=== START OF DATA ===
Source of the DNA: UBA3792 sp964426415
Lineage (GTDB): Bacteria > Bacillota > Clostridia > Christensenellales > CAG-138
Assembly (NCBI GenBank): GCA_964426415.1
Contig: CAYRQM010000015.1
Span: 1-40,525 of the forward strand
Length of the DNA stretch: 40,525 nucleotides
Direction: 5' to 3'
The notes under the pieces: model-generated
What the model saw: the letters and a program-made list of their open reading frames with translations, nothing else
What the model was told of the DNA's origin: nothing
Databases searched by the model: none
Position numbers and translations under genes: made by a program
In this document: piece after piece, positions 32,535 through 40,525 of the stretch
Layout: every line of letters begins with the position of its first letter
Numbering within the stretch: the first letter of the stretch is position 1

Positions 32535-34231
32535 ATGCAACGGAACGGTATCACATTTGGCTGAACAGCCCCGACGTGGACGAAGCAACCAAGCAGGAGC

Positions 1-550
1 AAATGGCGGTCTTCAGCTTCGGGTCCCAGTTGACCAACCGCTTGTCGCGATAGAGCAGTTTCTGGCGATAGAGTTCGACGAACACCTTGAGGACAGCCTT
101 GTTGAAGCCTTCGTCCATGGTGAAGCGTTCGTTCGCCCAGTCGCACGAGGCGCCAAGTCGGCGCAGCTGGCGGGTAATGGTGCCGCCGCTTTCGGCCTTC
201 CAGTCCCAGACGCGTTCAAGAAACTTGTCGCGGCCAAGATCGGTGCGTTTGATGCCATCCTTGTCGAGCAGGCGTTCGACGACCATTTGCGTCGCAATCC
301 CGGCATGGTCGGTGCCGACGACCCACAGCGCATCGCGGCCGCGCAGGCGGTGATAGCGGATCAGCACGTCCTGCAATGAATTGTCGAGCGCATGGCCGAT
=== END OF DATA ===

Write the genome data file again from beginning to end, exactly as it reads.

Source of the DNA: UBA3792 sp964426415
Lineage (GTDB): Bacteria > Bacillota > Clostridia > Christensenellales > CAG-138
Assembly (NCBI GenBank): GCA_964426415.1
Contig: CAYRQM010000015.1
Span: 1-40,525 of the forward strand
Length of the DNA stretch: 40,525 nucleotides
Direction: 5' to 3'
The notes under the pieces: model-generated
What the model saw: the letters and a program-made list of their open reading frames with translations, nothing else
What the model was told of the DNA's origin: nothing
Databases searched by the model: none
Position numbers and translations under genes: made by a program
In this document: piece after piece, positions 32,535 through 40,525 of the stretch
Layout: every line of letters begins with the position of its first letter
Numbering within the stretch: the first letter of the stretch is position 1

Positions 32535-34231
32535 ATGCAACGGAACGGTATCACATTTGGCTGAACAGCCCCGACGTGGACGAAGCAACCAAGCAGGAGC

Positions 1-550
1 AAATGGCGGTCTTCAGCTTCGGGTCCCAGTTGACCAACCGCTTGTCGCGATAGAGCAGTTTCTGGCGATAGAGTTCGACGAACACCTTGAGGACAGCCTT
101 GTTGAAGCCTTCGTCCATGGTGAAGCGTTCGTTCGCCCAGTCGCACGAGGCGCCAAGTCGGCGCAGCTGGCGGGTAATGGTGCCGCCGCTTTCGGCCTTC
201 CAGTCCCAGACGCGTTCAAGAAACTTGTCGCGGCCAAGATCGGTGCGTTTGATGCCATCCTTGTCGAGCAGGCGTTCGACGACCATTTGCGTCGCAATCC
301 CGGCATGGTCGGTGCCGACGACCCACAGCGCATCGCGGCCGCGCAGGCGGTGATAGCGGATCAGCACGTCCTGCAATGAATTGTCGAGCGCATGGCCGAT